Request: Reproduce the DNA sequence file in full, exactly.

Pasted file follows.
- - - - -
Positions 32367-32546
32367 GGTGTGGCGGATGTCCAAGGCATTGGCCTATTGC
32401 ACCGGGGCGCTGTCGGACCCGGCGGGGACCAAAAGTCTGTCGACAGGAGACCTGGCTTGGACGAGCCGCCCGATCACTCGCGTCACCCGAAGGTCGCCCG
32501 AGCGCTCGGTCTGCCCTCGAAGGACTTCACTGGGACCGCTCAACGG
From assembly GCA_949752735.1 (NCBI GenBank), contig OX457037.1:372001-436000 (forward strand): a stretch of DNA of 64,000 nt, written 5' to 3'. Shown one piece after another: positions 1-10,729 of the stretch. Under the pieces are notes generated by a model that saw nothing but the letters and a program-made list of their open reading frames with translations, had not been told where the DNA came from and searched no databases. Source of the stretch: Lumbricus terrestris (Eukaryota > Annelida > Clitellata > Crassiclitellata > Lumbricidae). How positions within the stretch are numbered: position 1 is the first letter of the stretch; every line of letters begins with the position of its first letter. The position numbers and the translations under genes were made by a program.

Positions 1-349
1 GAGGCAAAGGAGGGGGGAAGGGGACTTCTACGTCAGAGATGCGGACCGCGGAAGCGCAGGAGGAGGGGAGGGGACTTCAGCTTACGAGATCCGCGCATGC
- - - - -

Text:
Positions 32367-32546
32367 GGTGTGGCGGATGTCCAAGGCATTGGCCTATTGC
32401 ACCGGGGCGCTGTCGGACCCGGCGGGGACCAAAAGTCTGTCGACAGGAGACCTGGCTTGGACGAGCCGCCCGATCACTCGCGTCACCCGAAGGTCGCCCG
32501 AGCGCTCGGTCTGCCCTCGAAGGACTTCACTGGGACCGCTCAACGG
From assembly GCA_949752735.1 (NCBI GenBank), contig OX457037.1:372001-436000 (forward strand): a stretch of DNA of 64,000 nt, written 5' to 3'. Shown one piece after another: positions 1-10,729 of the stretch. Under the pieces are notes generated by a model that saw nothing but the letters and a program-made list of their open reading frames with translations, had not been told where the DNA came from and searched no databases. Source of the stretch: Lumbricus terrestris (Eukaryota > Annelida > Clitellata > Crassiclitellata > Lumbricidae). How positions within the stretch are numbered: position 1 is the first letter of the stretch; every line of letters begins with the position of its first letter. The position numbers and the translations under genes were made by a program.

Positions 1-349
1 GAGGCAAAGGAGGGGGGAAGGGGACTTCTACGTCAGAGATGCGGACCGCGGAAGCGCAGGAGGAGGGGAGGGGACTTCAGCTTACGAGATCCGCGCATGC